The Editorial Board was planning to discuss the need for continued communications throughout the summer to support employee commitment and engagement. As the economy and the job market warms up, employees who have failed to consider employees, and especially key employees, as a vital stakeholder group worthy of focused attention, might find their best and brightest talent leaving for what seems to be greener pastures. But with the Rolling Stone profile of “The Runaway General” McCrystal and his inevitable resignation all the news last week, we decided to discuss communications from a 360 degree perspective.
Undoubtedly, one of the most important of HR jobs is to communicate with employees, sharing the general state of the business, changes to business and people strategies and new programs and platforms that will enhance the workplace and employee performance. But that kind of “top down,” broad based communications, although important, is secondary to one-on-one communications between supervisors and subordinates that can expose concerns and problems and reassure anxious or disgruntled employees. For most supervisors, attentive listening is a far more important skill than is speechifying.
Employees have the right to complain about management and about the workplace. In fact, suggestion boxes, 360 review, employee hotlines or whistleblower laws would not exist if this were not the case. And companies that find ways to provide employees with the unfettered ability to speak their piece can identify and resolve problems well before they become crises. But employees and supervisors also have the obligation to be respectful of one another. Toxic comments about management, the company or the workplace can undermine otherwise effective management practices.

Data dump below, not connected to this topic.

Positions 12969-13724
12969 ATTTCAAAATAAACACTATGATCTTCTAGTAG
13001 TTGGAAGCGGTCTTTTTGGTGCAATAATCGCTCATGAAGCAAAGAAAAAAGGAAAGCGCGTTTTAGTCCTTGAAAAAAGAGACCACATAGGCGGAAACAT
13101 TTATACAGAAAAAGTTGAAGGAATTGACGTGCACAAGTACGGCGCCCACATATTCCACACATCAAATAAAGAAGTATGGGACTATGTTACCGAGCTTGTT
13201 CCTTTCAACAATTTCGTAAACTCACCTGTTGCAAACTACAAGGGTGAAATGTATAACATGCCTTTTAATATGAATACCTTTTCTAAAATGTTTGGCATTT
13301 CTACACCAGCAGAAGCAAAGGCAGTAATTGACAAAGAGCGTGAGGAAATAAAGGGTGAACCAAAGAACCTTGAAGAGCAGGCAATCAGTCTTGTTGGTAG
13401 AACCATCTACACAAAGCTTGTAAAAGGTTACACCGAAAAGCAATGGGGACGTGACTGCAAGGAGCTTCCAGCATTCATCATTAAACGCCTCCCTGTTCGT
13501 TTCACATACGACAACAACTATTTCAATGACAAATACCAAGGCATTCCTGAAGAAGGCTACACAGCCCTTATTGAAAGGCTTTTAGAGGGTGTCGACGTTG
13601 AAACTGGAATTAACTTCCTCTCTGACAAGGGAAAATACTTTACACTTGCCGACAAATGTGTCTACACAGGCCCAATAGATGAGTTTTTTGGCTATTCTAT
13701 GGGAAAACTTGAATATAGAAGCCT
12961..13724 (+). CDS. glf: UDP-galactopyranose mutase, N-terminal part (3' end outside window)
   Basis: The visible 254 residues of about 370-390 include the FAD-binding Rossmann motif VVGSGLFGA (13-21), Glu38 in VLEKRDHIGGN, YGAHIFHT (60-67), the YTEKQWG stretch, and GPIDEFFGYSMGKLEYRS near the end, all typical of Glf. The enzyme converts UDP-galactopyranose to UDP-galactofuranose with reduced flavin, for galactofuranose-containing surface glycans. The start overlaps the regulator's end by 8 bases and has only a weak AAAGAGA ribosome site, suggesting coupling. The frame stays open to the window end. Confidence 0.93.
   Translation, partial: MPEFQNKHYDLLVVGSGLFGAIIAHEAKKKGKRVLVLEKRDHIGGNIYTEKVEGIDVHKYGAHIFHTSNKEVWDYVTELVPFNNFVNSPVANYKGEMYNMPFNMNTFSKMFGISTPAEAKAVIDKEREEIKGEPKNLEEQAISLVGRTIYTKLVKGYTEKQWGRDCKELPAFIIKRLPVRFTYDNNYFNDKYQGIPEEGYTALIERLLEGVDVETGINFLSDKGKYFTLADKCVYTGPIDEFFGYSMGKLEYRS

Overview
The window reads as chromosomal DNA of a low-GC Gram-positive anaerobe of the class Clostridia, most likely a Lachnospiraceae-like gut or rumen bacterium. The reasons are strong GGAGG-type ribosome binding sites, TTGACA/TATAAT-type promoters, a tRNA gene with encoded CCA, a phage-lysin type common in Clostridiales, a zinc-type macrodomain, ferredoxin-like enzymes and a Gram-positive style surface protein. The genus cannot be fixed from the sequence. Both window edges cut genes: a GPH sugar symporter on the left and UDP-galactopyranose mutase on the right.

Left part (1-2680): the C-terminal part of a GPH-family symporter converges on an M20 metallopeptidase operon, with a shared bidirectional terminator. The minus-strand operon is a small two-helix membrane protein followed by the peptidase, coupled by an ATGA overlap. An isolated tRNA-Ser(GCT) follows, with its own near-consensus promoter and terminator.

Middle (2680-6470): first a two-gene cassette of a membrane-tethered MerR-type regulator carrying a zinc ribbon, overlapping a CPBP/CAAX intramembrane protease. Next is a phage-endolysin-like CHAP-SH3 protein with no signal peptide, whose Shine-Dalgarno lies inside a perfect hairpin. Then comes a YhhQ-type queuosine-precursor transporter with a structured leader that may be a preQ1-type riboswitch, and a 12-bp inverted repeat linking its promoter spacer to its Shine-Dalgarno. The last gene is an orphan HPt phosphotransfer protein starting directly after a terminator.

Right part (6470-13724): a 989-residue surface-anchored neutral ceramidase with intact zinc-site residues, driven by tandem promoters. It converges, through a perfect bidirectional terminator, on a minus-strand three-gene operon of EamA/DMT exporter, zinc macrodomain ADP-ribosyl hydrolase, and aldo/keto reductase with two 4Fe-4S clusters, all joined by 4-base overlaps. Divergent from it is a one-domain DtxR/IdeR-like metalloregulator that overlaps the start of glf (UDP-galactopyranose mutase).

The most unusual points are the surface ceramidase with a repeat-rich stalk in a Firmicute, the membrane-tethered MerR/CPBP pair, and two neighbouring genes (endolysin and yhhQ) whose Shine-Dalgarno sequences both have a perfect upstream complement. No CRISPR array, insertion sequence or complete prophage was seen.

Many companies also use a “calendar year” for HR planning purposes, with performance and bonuses tied to a January-through-December period. The summer, being the mid-point for the performance year, is an ideal time for supervisors to meet with subordinates to informally review performance and take the pulse of employee satisfaction. The once a year annual review is not the time and place for workers and supervisors to hear things for the first time. In fact, the best time to communicate with each other is in real time; that said, a mid year review is better than nothing.
Soliciting input from employees, and listening carefully and thoughtfully to their concerns whether directly or indirectly expressed and then acting on those concerns can help avoid problems as disparate as the loss of key talent or embarrassing publicity. Supervisors, executives and even Presidents who fail to listen to the concerns of subordinates would be wise to add Shakespeare’s “Julius Caesar” to their summer reading list.
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